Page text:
Friday, September 19, 2014

Linger Longer 35




Linger Longer is a series where we highlight religious and non-religious articles, as well as mormon-related podcasts. Click here for previous lists.

Bloggernacle (religious sites)
Why Leaders Speaking in Their Native Tongue Matters (Feminist Mormon Housewives)
On Struggling With Questions and Doubts (Feminist Mormon Housewives)
Raising Kids in the Heart of the Pride Cycle (By Common Consent)
In Dialogue: The Best of Ten Years of Mormon Blogging (Times and Seasons)
The Incredible Shrinking Statistical Report (Zelophehad's Daughters)
Church Hop: Community of Christ (Doves and Serpents)
Equal and Opposite Sins? (Millenial Star)
Do We Need to Walk A Tightrope? (Artistic Preaching)
A Fifteen-Week Reading Course in the Mormon Novel (A Motley Vision)
Complexity in the Children's Literature Corner (Dawning of a Brighter Day)
Genesis of Doubt (Worlds Without End)
Sermons and Step-Parenting (Dandelion Mama)
To Be a Vessel (Mormon Women Project)
How Do I Teach My Kids About Pornography (The Mormon Therapist)
There Are No Closed Off Souls (No More Strangers)

Mormon-Related Podcasts
Episode 115: Finding God Again Through Science (FMH Podcast)
Episodes 491-492: Mara and Danny Kofoed: A Blog About Love (Mormon Stories)
Episode 247: The "Best Thing" About Mormonism - 2 (Mormon Matters)

Off-Bloggernacle (non-religious sites)
Paint the EarthRocket Golf, Far-Traveling Objects and Enforced by Radar (What If?)
The Best Way to Win an Argument (BBC)
A Theory of Jerks (Aeon)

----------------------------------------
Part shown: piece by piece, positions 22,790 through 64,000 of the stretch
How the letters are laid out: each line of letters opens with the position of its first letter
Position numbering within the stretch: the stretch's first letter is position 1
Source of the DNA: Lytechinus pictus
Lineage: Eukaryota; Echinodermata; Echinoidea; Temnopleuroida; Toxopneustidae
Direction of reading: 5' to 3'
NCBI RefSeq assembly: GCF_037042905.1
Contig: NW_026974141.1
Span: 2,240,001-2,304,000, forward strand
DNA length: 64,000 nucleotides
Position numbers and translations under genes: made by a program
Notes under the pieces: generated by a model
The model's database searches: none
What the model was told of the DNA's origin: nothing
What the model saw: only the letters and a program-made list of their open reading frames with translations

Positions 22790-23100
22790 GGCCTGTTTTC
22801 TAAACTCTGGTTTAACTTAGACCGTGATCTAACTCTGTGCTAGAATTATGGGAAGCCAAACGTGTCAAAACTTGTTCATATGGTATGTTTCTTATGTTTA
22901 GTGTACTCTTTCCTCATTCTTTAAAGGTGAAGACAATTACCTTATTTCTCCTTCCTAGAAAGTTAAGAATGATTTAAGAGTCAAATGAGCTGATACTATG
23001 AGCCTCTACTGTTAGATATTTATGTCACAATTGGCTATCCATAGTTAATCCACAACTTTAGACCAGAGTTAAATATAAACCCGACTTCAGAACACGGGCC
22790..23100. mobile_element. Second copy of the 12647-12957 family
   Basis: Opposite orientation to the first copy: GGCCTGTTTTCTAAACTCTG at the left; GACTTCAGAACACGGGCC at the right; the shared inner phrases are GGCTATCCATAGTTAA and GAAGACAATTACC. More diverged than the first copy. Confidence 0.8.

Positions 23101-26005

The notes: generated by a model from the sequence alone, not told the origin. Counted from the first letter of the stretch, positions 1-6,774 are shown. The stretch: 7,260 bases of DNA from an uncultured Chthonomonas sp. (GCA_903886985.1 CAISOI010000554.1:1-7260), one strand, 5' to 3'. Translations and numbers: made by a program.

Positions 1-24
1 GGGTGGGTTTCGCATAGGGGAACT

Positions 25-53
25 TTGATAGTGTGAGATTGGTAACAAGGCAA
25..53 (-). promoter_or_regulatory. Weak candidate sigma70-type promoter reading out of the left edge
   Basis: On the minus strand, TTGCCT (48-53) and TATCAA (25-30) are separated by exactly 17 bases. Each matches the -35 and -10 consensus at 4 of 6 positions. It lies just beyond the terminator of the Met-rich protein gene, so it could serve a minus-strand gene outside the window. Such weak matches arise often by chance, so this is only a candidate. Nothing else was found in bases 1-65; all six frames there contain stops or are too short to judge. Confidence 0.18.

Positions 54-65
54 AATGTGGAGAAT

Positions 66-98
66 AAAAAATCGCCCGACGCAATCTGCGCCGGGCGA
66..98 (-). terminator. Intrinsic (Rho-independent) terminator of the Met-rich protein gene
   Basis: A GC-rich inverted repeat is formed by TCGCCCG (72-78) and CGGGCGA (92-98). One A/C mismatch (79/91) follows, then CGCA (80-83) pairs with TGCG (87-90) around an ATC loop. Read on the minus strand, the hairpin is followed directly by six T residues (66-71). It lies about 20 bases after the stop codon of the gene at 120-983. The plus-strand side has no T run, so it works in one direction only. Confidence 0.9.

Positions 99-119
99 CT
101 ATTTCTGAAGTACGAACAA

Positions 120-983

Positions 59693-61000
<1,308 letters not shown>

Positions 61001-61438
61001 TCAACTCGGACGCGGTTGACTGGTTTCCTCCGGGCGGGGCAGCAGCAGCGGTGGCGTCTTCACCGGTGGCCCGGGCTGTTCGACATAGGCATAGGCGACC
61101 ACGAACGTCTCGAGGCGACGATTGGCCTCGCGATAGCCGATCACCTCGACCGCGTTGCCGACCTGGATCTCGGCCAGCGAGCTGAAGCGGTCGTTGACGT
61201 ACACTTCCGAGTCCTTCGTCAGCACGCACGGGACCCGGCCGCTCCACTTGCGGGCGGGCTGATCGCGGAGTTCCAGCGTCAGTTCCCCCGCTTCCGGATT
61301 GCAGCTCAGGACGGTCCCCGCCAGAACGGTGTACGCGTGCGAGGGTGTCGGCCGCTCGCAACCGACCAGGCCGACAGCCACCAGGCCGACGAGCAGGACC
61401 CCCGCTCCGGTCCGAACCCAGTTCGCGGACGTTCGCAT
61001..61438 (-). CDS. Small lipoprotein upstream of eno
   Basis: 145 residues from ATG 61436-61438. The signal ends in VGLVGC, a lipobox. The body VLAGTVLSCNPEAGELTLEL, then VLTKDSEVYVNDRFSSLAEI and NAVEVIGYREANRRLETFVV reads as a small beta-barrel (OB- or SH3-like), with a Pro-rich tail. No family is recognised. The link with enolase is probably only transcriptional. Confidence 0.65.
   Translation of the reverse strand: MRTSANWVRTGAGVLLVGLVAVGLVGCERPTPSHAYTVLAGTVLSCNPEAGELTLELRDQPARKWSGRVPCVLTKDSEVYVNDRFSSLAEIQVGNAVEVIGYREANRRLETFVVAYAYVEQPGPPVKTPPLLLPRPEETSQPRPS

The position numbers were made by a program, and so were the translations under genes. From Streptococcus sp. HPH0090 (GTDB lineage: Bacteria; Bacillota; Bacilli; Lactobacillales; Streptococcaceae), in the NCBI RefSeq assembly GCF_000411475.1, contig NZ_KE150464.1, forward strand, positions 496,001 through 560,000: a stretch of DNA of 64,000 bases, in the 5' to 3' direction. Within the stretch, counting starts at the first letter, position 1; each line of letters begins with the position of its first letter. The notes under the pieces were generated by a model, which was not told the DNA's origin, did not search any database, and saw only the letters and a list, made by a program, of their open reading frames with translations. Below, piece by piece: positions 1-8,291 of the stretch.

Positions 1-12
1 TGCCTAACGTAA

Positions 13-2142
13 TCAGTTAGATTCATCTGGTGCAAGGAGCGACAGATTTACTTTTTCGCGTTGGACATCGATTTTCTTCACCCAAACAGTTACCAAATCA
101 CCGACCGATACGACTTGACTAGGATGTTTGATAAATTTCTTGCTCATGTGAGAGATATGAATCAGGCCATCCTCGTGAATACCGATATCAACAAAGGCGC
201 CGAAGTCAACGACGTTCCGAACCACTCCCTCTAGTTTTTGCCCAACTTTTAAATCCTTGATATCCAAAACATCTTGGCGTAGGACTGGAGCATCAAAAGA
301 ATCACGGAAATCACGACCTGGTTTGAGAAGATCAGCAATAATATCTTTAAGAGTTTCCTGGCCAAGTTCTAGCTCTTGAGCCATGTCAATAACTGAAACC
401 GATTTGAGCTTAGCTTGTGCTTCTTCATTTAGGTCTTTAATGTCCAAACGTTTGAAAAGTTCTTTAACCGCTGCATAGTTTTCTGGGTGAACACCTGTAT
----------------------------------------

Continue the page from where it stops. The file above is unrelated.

In Search of America's Best Burrito (FiveThirtyEight)
What Ethan Swan Learned from Tracking Every Tattoo in the NBA (FiveThirtyEight)
Why You Shouldn't Drive Slowly in the Left Lane (Vox)
The Fermi Paradox (Wait But Why)
The End of Sleep? (Aeon)
Why Are Some Countries Good at Soccer? (Priceonomics)
How the American Diet Has Failed (The Washington Post)
The Rise of the A**hole Sports Dad (GQ)
Modesty: I Don't Think it Means What You Think it Means (Q)
How the Mormons Conquered America (Nautilus)
The Myth of America's Golden Age (Politico Magazine)
The Power of Two (The Atlantic)
How Did Cool Become Such a Big Deal (Humanities Magazine)
Zoo Animals and Their Discontents (The New York Times)
The Fifty Greatest Summer Blockbusters: Part 1 (The Dissolve)
The Fifty Greatest Summer Blockbusters: Part 2 (The Dissolve)
The Fifty Greatest Summer Blockbusters: Part 3 (The Dissolve)
The Worst Free-Throw Shooter (Pacific Standard)
45 Years Ago We Landed Men on the Moon (The Atlantic)
How to Survive Air Travel (Medium)

Thursday, September 18, 2014

Duty and Passion Can Co-Exist



by Dustin:


In 2006 while attending grad school I stumbled upon an interesting phenomenon gripping the Elder's Quorum of the Ward: a belief that duty and passion can't co-exist in career.

A year earlier I had quit my job in public relations to figure out my passion and follow it. My wife, one-year-old daughter, and I packed up a moving truck and set out into the great unknown. We carried no debt which made the leap easier and we had calculated the bare minimum we could live off of to sustain us while I explored career paths. It was shockingly little.